I was determined to put up a fight and run our campaign as if we actually stood a chance. That involved a proper canvassing operation on the ground, lots of online engagement, and seeking to win the debate at each of the five hustings events where I faced the Tory incumbent and also opponents from the Lib Dems, the Greens and UKIP, plus an independent, who was too right wing to be the UKIP candidate! All of this meant spending lots of time engaging with people who don’t see the world through spectacles tinted with the Labour rose. That experience furnished me with some fresh perspectives on how Labour needs to change in order to become the party of government once again.

The lessons I took away can be understood as three fundamental political tensions:

Progress vs Preservation  

During three months of campaigning I witnessed primal emotive forces at work in the hearts and minds of voters. Pulling one way was the desire for progress, the hopeful voice, making promises, articulating dreams of a better future. Labour speaks this language quite naturally. Yet, pulling the other way, I heard fearful voices too, instincts of preservation, concerns about the loss of traditions and of patterns of living that afford people identity and meaning.

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If Labour doesn’t kill old ideologies, they will kill it

11/05/2015, 02:10:13 PM

by John Clarke

We’re at that moment when Wile E Coyote has just missed the Road Runner again, run off the cliff and is now standing on thin air.

Labour seems happy when it’s flapping around on thin air. We’re good at it.

Old Labour, soft left Labour and New Labour have all failed and will fail again.

A Labour leader peddling any these old approaches will lose in 2020.

As things stand, to get a working majority in 2020 the best route is to win over 110 seats directly from the Tories in England.

Does anyone have any sense that Labour is capable of doing this? As it stands, I’m not so sure.

The Labour party has contributed to creating a politics that leaves people on the outside. That uses language that people don’t like or understand. That values systems over people’s lived experience, stunts over reality, simplistic messages rather than real engagement.

It’s a politics divorced from the lives of people.

We are completely unable to speak to people’s concerns about immigration. We are completely mistrusted on welfare reform. We’re not seen as being able to create a strong economy that works for everyone. No one knows what we stand for.

To top it all off we can’t speak to England. Those wondering why Labour are doing so badly in England may want to ponder a point made by Lord Glasman last year. It’s not that England dislikes Labour. It’s that England thinks Labour dislikes them.

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Let’s face it – Thursday night was painful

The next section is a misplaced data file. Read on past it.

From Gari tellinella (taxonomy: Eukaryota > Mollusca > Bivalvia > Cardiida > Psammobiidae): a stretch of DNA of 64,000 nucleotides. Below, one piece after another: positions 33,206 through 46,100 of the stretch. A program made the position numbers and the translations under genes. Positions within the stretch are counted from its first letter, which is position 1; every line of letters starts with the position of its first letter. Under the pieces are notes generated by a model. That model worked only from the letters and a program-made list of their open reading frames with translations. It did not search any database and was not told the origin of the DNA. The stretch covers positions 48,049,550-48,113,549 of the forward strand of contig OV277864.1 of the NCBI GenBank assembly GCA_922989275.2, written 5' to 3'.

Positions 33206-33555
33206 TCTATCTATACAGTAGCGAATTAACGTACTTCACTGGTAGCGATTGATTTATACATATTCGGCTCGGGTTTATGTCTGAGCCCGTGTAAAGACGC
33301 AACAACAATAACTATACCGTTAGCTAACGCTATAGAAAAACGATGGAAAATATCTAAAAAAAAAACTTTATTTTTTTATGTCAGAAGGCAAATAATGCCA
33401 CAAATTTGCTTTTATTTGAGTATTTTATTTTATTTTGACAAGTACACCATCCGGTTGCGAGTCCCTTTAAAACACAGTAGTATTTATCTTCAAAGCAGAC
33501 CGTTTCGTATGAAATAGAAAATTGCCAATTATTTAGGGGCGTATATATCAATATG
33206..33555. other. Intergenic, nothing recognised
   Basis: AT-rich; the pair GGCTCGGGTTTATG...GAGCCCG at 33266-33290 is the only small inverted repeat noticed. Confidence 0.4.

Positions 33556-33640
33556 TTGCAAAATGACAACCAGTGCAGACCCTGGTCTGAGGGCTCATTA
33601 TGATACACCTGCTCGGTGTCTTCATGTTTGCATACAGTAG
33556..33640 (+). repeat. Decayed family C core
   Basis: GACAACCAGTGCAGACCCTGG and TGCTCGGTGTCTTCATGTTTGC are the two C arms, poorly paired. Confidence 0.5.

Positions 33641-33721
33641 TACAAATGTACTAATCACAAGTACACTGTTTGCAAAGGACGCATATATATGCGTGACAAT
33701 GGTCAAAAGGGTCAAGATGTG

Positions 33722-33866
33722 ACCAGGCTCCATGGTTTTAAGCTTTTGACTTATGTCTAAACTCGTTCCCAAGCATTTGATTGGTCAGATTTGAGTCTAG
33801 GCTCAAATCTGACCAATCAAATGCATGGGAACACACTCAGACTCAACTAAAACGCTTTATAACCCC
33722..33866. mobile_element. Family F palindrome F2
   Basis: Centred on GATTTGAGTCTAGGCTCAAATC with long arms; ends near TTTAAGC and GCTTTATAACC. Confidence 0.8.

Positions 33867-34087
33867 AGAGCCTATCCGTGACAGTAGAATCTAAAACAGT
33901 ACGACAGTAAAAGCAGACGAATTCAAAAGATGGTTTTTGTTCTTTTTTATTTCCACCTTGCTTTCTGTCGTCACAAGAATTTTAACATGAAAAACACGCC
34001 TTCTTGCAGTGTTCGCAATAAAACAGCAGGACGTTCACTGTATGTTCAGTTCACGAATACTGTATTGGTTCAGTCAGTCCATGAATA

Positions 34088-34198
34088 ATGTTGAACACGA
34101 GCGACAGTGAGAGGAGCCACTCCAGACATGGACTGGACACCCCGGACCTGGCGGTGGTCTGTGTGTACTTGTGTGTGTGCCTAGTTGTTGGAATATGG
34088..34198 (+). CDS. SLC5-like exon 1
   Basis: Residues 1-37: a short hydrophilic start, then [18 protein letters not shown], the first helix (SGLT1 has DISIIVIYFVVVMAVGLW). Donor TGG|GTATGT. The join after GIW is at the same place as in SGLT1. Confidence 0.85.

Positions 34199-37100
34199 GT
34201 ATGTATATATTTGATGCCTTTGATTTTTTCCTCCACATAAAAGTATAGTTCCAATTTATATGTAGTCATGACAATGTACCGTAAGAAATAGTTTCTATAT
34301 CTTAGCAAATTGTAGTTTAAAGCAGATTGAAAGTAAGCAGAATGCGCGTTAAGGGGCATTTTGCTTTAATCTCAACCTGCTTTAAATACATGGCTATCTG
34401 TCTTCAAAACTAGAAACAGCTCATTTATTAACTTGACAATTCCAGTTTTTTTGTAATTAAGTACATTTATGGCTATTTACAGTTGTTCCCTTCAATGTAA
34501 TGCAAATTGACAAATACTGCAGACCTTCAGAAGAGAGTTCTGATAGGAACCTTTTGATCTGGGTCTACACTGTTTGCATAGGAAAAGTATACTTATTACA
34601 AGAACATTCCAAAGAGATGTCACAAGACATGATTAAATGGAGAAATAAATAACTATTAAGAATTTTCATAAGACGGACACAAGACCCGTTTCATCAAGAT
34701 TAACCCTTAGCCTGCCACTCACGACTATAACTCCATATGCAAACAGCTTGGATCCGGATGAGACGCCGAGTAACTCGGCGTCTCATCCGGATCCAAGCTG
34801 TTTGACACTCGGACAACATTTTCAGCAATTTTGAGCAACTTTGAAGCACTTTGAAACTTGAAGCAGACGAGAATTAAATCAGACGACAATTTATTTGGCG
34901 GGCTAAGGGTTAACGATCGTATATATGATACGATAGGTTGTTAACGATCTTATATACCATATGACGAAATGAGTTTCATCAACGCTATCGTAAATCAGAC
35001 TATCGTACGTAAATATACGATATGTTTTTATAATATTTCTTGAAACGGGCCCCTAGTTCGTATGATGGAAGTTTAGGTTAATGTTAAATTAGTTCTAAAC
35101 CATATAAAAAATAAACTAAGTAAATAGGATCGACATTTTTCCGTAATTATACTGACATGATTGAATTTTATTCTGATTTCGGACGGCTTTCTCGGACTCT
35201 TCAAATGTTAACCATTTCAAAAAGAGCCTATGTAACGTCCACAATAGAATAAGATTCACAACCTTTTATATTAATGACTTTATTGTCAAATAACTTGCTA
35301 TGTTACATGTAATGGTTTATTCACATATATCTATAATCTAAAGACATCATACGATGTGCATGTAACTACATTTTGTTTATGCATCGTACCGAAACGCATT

11/05/2015, 08:28:06 AM

by Joe Anderson

In the last few weeks we have seen some of the strengths of our movement.  Hundreds of activists in every seat across the country – full of the energy and passion of our people fighting for our values.

But their efforts unfortunately weren’t enough to convince the electorate to overlook our weaknesses over the last few years; confused communications and policies which never offered hope against the onslaught of Tory cuts.  Our people and the institutions they depend on were suffering and we weren’t sure whether a Labour Government would save us.

We need to work out what the next five years will mean for us. And we should get it right.  This new Tory government will challenge us on a number of fronts. Our narrative on devolution (local and national), benefits and welfare, the need for economic growth which gives people security and countless other policy areas has all been tested.  It doesn’t seem like it now, but we will look back on some of these and be proven right. On others we are clearly out of step with the country.

We need to take our time and ask the right questions.  Do we really understand how the country (all four of them) feels about what Labour has to offer?  Are we offering the right things to both cities and rural areas?  Do we really understand how the wider city regions and counties feel about what we want to offer?

Scotland is a case in point. The SNP haven’t locked us out of government – we lost the keys years ago when the mistakes were made. And despite fumbling around in the dark, we still haven’t found them again.

We have to face the reality that we have a lot of thinking to do.  And we must do it together as one party.

Anyone who blames “new labour” or “compass” or any other grouping, is damaging the party.

We need to come together and forge a new cohesive force for the country, before deciding which person we invite to lead us.  We need voices from every part of the country to be included, not just those from the Westminster Bubble. We need to work out a policy direction which will give hope to every single part of our country.  And we need to take our time doing it.

We have five years.  Let’s get it right.

Joe Anderson is mayor of Liverpool